Sharing Expenses with a Roommate
Living on your own can be very expensive. If you’re planning on moving out on your own, you have an exciting change awaiting! Choosing to live with a roommate can help make the transition much easier and also bring some great benefits like splitting some of the bills—but Before you find a place and sign a lease, make sure you and your future roommate are on the same page when it comes to sharing expenses.
Your biggest expense will likely be the monthly rent. Sharing rent can mean splitting it 50/50, but if the size and amenities for each room differ, you might have to compromise. For example, a room with a large closet or private bathroom may be worth more than a smaller room with a shared bathroom. A good compromise would be to have the person who gets the “better” room to pay a slightly higher portion of the rent.
Some utilities such as water or gas, may be included in the monthly rent. Determine if one of you will pay the electric bill and the other pay internet and cable or satellite television, etc. or if you will split all the utility bills evenly. It doesn’t matter which person’s name is on different utility bills, but it would be a good idea for each of you to have a utility in your name. This will help both of you establish a history so future deposits for utilities will be lower.
Landlords often require you to purchase renters insurance and offer a policy. You can ask your agent about other options to compare pricing and possible combined discounts. What if you are grilling on your wooden balcony, the grill blows over while it is unattended and the entire building burns down? Everyone in the building will expect you to pay for the personal belongings they lost in the fire. A renters insurance policy may help pay for your liability in that incident. Let’s say your neighbor is the one who caused the fire though, and they don’t have renters insurance. If you do, it may help you replace your things that were lost in the fire. Plus it’s very affordable.
Groceries are a common source of disagreements between roommates, unless there is a mutual understanding before your first trip to the store. You might consider sharing items that don’t run out of as often like cleaning supplies, paper towels, trash bags, etc. If one of you buys these the first time, the other one should buy it next time. For the remaining grocery items such as food and drinks, consider it best for everyone to handle their own shopping and only eat what they purchase themselves. This helps avoid unnecessary disagreements and arguments over who paid for what and who ate the last of a certain item.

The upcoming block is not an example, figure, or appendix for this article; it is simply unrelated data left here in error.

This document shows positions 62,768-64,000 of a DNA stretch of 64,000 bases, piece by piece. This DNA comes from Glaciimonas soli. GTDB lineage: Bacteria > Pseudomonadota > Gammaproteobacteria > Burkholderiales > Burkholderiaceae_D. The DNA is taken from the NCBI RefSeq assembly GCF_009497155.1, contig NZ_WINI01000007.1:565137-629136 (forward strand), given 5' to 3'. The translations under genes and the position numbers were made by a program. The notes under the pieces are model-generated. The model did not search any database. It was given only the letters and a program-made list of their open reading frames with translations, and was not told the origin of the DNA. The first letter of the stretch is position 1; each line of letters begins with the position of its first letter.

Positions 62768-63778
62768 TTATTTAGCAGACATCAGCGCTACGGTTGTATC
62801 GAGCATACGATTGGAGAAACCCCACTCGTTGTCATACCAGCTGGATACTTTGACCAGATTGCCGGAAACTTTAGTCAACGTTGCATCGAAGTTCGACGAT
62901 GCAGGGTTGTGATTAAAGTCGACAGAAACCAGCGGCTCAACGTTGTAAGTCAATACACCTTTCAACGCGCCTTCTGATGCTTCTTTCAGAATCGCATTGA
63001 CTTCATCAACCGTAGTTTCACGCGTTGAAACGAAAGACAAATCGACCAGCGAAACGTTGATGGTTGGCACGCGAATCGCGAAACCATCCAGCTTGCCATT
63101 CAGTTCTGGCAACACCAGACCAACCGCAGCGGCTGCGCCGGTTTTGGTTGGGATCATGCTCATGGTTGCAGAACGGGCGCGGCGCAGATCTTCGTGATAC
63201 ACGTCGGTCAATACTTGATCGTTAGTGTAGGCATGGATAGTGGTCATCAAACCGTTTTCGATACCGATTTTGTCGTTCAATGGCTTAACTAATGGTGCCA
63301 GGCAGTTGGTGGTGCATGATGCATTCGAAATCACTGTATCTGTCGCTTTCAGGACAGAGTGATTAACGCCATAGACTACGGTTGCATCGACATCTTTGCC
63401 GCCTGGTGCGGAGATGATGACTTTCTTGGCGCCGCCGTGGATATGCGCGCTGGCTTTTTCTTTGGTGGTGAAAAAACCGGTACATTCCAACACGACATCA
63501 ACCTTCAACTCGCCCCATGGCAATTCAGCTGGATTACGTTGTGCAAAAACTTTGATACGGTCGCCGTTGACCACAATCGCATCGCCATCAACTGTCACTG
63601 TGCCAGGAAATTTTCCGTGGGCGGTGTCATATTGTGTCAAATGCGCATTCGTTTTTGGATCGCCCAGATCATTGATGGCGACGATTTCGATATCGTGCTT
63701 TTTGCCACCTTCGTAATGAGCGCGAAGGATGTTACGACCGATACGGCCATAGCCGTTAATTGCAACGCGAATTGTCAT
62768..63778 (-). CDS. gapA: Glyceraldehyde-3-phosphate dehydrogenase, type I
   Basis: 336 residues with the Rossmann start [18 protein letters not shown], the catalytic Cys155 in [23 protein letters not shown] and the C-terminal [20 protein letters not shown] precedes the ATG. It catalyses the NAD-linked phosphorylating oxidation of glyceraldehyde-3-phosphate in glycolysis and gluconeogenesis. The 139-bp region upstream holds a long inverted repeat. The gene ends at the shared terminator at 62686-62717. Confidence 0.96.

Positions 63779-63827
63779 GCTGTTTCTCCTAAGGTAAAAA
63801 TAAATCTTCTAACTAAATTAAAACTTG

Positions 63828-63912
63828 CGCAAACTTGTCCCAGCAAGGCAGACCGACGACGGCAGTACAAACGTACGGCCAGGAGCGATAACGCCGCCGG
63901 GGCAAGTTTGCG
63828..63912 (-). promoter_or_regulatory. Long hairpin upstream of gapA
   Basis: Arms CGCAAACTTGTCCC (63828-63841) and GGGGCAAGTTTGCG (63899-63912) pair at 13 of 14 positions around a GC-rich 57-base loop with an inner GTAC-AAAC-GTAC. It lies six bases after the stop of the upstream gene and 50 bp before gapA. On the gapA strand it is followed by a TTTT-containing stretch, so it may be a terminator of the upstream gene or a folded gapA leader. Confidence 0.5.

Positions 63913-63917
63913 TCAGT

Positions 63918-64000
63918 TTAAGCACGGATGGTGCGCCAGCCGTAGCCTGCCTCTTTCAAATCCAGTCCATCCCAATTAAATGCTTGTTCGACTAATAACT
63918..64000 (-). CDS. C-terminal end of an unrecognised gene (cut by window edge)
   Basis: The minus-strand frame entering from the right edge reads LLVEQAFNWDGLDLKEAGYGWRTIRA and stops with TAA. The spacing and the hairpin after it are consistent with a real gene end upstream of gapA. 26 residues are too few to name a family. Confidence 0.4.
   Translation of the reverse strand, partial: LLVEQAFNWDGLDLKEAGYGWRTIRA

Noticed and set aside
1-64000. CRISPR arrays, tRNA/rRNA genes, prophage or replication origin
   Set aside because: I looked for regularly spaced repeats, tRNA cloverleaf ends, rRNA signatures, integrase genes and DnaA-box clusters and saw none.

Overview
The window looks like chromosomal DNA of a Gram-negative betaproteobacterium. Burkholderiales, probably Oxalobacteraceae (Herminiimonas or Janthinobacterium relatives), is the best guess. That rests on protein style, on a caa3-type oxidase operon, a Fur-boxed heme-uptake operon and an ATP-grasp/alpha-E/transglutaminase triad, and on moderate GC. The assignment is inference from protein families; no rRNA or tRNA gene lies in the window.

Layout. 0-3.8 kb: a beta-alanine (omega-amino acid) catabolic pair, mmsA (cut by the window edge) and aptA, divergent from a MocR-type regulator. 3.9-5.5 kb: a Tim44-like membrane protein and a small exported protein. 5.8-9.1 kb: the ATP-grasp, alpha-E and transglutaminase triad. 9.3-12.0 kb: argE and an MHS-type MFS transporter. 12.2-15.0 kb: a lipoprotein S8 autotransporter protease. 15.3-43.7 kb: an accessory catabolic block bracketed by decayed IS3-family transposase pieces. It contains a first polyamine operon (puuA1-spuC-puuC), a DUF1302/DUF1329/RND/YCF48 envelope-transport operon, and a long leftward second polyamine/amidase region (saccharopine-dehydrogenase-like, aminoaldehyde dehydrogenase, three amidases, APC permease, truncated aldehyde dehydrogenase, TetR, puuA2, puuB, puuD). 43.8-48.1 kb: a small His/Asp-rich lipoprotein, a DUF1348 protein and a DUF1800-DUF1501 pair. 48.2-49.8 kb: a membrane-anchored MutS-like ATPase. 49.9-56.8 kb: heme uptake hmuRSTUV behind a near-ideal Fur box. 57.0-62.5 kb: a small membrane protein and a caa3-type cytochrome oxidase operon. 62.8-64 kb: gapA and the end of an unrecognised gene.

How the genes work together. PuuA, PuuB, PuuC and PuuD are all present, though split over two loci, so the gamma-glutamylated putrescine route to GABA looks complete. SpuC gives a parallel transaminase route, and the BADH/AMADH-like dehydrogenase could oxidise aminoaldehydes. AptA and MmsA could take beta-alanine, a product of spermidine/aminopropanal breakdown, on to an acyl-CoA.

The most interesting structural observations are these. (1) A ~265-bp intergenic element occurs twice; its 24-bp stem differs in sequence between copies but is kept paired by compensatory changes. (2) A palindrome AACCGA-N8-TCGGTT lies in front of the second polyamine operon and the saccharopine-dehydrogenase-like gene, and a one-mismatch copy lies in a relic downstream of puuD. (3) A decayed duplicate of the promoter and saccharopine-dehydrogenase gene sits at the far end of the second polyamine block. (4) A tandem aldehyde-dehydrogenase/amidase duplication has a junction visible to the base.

Put it in Writing
It’s a good idea to put your agreement for splitting expenses in writing before moving in. This can be put simply in an email to the roommates and have everyone respond that they agree to it, or write up a basic contract that everyone signs.
Use Technology to Transfer Funds
There are numerous apps that can make it quick and easy to request money from a roommate and for them to send it directly to you. You can make the transaction from anywhere, and don’t have to wait to cash a check. Another upside of using technology to transfer funds is that you’ll have a digital record of the payments between you and your roommate.
Have a Chat
Expenses are only one thing you need to talk about before you move in with someone. If your roommate enjoys having frequent guests over and you don’t, it can lead to a strain in that relationship and you might realize you wouldn’t be the best roommates. Other things to consider is how cleaning responsibilities will be split, common house rules, quiet time hours, etc. If you’re moving in with your best friend, you might think you know them well, only to find out they aren’t easy to live with. A simple discussion prior to moving in can help avoid a lot of problems down the road, and save a lifelong friendship while you’re at it.
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The Tennessee Department of Insurance has issued an emergency order requesting insurers take reasonable efforts assisting policyholders experiencing losses from the severe storms on December 10, 2021. We are suspending cancellations and non-renewals for non-payment in the state of Tennessee through February 8, 2022. When the order is lifted, any missed payments will be due and/or cancellations and non-renewals processed.X